Mariana Ruggieri (Universidade Estadual de Campinas)
Fellow in Research Area 3: "Future Perfect"
May – October 2021
Zapatista poetics: Infra-history and the Future Anterior
The comunicados Zapatistas, beginning with the Primera Declaración de la Selva Lacandona, released on January 1, 1994, have consistently questioned the official archives through captivating discursive strategies that range from manifestos to fables, aphorisms and anecdotes, particularly through the voice and writing of Subcomandante Marcos (now Subcomandante Galeano). These comunicados reference Mayan reality and Mexican history at the same time as they refer to pop culture or literary classics. It could be argued that the comunicados Zapatistas invented a genre of their own – a genre that aims at transcending the borders of EZLN autonomous land in Chiapas without losing sight of its own territoriality. On the one hand, comunicados such as those featuring the prominent figure of Viejo Antonio, himself a translator between the indigenous and Marcos, point towards a dilated temporal frame where Mayan myths inform the coming of Emiliano Zapata. On the other, the Popol Vuh explains the origin of colonial capitalism. Several comunicados are interwoven with texts such as those of Jorge Luis Borges and Miguel de Cervantes – authors who are unlikely allies in terms of their politics or what they represent in relation to the canon. Karl Marx rarely appears and when he does, it is frequently under humorous erasure. This project is interested in exploring this intriguing game of intertextuality and proposes that it seeks a certain open-endedness of temporality, which also implies an open-endedness of language. It has been maintained that the Zapatistas are engaged in a campaign for language; while I do not agree that Zapatista autonomy is reducible to a campaign for language more so than it is reducible to a campaign for land, it certainly seems to involve a form of campaigning for a language of deferral, of worlds that are always already here – at the same time as they are not quite there yet – which keeps summoning collectives of peoples across distant and varied geographies.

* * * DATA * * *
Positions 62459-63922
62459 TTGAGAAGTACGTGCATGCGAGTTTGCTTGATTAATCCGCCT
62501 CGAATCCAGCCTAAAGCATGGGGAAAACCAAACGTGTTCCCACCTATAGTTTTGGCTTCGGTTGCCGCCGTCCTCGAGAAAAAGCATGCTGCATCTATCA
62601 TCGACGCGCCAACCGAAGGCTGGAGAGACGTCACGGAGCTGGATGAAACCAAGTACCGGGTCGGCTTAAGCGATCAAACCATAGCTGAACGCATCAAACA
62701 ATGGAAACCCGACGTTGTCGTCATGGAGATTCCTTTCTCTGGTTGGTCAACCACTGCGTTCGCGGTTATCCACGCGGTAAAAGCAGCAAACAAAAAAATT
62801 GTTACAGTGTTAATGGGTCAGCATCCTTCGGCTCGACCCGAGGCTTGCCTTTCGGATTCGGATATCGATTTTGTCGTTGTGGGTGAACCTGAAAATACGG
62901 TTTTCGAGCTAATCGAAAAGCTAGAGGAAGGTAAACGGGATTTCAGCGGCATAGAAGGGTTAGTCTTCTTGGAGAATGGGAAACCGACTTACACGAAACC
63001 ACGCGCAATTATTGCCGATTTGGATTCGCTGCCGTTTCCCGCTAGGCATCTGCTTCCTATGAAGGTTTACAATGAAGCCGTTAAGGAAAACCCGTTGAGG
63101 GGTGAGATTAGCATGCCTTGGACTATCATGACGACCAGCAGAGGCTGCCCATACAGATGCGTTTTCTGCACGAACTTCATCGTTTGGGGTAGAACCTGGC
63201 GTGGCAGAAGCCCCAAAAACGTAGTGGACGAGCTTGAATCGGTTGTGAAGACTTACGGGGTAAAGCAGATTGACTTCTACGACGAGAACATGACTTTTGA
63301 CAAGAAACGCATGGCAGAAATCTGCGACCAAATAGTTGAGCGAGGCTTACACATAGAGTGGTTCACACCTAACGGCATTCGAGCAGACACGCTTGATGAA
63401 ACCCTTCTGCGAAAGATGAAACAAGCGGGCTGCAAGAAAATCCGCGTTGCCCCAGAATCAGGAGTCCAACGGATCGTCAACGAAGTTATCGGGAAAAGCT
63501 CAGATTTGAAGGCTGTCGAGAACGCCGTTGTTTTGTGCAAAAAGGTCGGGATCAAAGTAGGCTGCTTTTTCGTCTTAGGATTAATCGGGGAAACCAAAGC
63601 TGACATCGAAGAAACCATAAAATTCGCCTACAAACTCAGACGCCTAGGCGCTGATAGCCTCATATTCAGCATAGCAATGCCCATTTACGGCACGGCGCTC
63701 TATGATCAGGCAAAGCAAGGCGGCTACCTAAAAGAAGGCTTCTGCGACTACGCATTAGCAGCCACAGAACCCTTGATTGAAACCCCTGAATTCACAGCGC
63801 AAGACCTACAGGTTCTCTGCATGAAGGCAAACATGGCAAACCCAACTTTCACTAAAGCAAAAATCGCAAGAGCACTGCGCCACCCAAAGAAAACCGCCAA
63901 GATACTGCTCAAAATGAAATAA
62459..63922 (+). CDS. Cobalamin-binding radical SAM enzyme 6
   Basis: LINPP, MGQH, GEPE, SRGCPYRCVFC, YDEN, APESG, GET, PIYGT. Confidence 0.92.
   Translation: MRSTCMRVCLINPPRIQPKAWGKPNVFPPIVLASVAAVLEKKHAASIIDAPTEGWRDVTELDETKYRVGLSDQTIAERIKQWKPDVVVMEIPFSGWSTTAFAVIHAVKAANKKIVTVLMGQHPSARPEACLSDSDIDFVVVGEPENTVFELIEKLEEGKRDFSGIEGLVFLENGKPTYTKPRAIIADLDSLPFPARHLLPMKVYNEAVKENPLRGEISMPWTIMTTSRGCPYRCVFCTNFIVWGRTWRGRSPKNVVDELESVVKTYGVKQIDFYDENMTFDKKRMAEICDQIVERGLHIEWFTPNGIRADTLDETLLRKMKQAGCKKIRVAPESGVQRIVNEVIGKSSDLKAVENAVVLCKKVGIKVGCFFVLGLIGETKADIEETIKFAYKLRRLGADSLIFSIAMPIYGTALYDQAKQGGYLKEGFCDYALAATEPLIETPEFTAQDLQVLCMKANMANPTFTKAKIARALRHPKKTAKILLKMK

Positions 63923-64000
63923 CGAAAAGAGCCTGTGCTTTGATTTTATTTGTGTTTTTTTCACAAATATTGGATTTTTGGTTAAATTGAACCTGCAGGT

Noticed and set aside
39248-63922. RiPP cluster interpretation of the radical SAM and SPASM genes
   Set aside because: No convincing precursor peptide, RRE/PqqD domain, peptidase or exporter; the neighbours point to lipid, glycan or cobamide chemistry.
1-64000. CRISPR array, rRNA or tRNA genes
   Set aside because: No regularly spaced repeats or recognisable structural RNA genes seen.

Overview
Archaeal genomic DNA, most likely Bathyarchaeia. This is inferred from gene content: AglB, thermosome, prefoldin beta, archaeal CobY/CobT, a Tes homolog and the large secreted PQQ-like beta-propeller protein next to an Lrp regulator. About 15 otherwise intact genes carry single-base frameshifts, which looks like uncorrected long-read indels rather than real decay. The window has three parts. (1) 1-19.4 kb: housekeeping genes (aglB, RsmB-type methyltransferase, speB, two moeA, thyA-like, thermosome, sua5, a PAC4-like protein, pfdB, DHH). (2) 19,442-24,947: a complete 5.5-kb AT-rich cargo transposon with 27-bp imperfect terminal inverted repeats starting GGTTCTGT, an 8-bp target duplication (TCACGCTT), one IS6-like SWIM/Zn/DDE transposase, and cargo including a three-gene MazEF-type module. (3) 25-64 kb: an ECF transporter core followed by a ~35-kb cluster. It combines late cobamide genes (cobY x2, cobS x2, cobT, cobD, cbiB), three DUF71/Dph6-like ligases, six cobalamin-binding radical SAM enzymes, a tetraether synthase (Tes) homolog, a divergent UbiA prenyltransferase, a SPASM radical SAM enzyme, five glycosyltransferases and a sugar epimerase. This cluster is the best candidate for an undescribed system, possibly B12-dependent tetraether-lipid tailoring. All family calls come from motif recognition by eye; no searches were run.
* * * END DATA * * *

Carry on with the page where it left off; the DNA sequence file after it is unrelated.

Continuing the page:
Mariana Ruggieri obtained her PhD at the University of São Paulo in 2018. She is currently a researcher at the State University of Campinas (Unicamp), working within the intersection of literature, anthropology and history to advance her book on counter-colonial writings in Latin America. She has been a visiting scholar at the University of Michigan, Universidad Autónoma de México and Archivo General de la Nación, México.